You TubeFacebookTwitterflickrGoogle plus
Tuesday, 19 March 2019 03:35 pm

Survey finds earthquake coverage ‘spot on’

Mar 2nd, 2011 | By | Category: Front Page Layout, Latest News, News

The media has done a good job of covering the Christchurch quake judging by comments on the streets of Wellington.

One week after the 6.3 magnitude quake in Christchurch, a street poll by Whitireia Journalism students found about 70 per cent of people were happy with the coverage.

“Some of the coverage has been fantastic,” said Mel Smalley, right, who found the coverage to be “quite comprehensive.”

“It’s pretty spot on, you need to see some things, you know? I think people want to see it,” said Vulette Haines of some of the graphic images used by news media.

Amid concerns of the coverage desensitising some people, only 30% of those interviewed said that they had “switched off” or turned away from the news recently.

However some of those surveyed had switched off. “You run out of steam, coverage has been intense,” said Chris Batt, left.

John Saywell described it as “compassion burnout.”

Thirty members of the public were asked three questions: “What are your thoughts on the media coverage of the quake? Do you feel the images and video footage was too graphic? And: Do you feel like the media coverage has had a desensitising effect on you or someone you know?”

Mel Smalley (50), WCC recreation manager, Wellington.
“All in all I found coverage to be quite comprehensive, however excessive at some points. There was a good coverage of angles. Though it was sometimes invasive, like the media wasn’t thinking. I haven’t seen any graphic images surrounding the quake. Some of the coverage has been fantastic but [I’m] sick of seeing things I don’t need to know. For example hearing stories about how someone’s rabbit has survived the quake.”

Jess Wilson (22), right, operation manager, Aro Valley.
“In general, coverage of the quake was good, though somewhat repetitive.” She says some of the coverage was quite dramatic, tasteless. “I haven’t minded [images surrounding the quake] it’s good to see what’s going on. I’m not feeling desensitised to coverage of the quake. I’m working all the time so don’t really see it.”

Pedro Kundycki (55), urban designer, Seatoun.
Pedro found coverage of the quake to be thorough, though negative. “Although there’s a lot of positivity coming out of it though. It is good to see good humanitarian interest factors. The hospitality factor is fantastic. I’m curious what it’s going to look like in five to ten years, how they’re going to rebuild the city. I’m not a fan of tabloid coverage. I have no time for John Campbell after last night,” he said, referring to an interview with quake forecaster Ken Ring. “It’s becoming a bit repetitive.” He says he isn’t becoming desensitised to the quake: “I don’t want to see it on page 11 of the paper.”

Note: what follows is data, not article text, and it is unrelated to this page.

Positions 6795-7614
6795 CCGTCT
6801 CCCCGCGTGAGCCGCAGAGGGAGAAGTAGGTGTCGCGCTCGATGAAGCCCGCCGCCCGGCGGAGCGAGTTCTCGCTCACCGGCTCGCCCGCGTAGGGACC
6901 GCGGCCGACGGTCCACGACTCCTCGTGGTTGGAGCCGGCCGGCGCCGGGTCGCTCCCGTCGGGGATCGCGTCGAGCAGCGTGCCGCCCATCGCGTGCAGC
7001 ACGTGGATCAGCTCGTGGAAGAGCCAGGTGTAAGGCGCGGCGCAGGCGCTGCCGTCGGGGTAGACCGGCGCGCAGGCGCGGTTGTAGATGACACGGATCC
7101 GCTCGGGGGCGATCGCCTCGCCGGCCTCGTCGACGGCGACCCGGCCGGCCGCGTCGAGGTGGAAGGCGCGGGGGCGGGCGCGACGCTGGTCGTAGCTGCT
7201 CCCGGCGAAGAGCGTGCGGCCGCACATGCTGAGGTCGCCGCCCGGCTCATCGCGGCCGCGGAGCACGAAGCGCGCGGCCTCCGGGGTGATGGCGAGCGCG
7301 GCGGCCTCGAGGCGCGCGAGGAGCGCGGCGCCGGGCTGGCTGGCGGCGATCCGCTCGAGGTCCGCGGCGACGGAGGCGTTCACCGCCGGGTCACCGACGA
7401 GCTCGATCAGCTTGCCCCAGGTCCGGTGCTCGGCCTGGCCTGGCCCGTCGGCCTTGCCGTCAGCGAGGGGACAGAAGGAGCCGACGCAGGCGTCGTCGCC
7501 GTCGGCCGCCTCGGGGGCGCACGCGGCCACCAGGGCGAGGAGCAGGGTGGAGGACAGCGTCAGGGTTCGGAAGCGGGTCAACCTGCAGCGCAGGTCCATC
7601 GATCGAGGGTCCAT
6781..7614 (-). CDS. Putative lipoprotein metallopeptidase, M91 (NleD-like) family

Pam Phelps (50), left, retired, Jersey, Channel Islands, UK.
She did not believe it coverage had been excessive. “It would’ve been the same in the UK. We saw the same thing happened in the UK when Princess Di died. That was excessive. The images didn’t seem too graphic to Pam. “We watch in the hope of seeing survivors. Some of it was a little bit intrusive. I mean, people are grieving – there’s a line.”

Jenny Charters (40), people manager (HR), Ngaio.
Jenny found coverage to be “pretty good, continuous”. On the subject of being too graphic she says: “No, it makes it real.” Was she de-sensitised? “Not at all.”

Melissa Muno, right, business owner and student, Nelson.
“I watch TV One and felt that the focus on personal stories was unnecessary.” The images “cannot be too graphic while still being real”. She has become desensitised. “I found I could only handle 10 minutes per hour before it became too much.”

Rocio Cortes (26), jeweller, Chile
“I felt that it is bad but not as bad as they make out, as back in Chile we get 7 and 8 on the Richter Scale. The reason for the damage as New Zealand’s buildings are not strong enough for earthquakes.”

John Saywell (56), dairy farmer, Geraldine.
“They ask silly questions like ‘how do you feel?’ when someone is trapped in a building.” He feels the image of the skin hanging off of the lady’s head was too graphic.

Paul Hunt (38), left, early childhood teacher, Auckland.
Paul found that the coverage was too much and that it could make others feel desensitised. He feels the original images were a bit too graphic and looked unedited.

Isabel Kerr (19), student, Wellington.
Isabel feels Yahoo was good but some other media outlets had too much coverage. She feels it “can be more graphic” but a good representation.

John Mardanir (44), computer programmer, Miramar.
Feels it is too much about the people and not about the facts.

Ron Oliver (78), right, retiree, Brooklyn.
Ron thinks the media have done quake coverage well, and says images were not too graphic. He also says he did not think the extensive coverage was desensitising, but more that it raised awareness – “which is a good thing.”

Vulette Haines (23), student, Paraparaumu.
She says she hasn’t been watching TV, but has been following the Dominion Post, and a couple of websites. “It’s been done well. I feel New Zealand media are quite unbiased compared to some international media like Fox.” As for images she says: “It’s pretty spot on, you need to see some things. I think people want to see it.” She wasn’t at all desensitised because her whole family is in Christchurch, and when it’s so personal you can’t just ignore it.

Mollie Matich (18), student, Tawa.
“I think it’s really good that they have continuous coverage each day, but when it happened they were filming without permission – people asked them to go away but they would continue filming. Also, a lot of media are actually quite biased – you can’t really avoid it in a situation like this. This time it was just a bit too much, I sort of switched off. It’s not actually sinking in as much as it should, it seems so removed from New Zealand, in a way, even though it’s the heart of New Zealand. It’s good to see how people have banded together – that community spirit.”

Maria Teamaa (55), contract operations worker, Lyall Bay.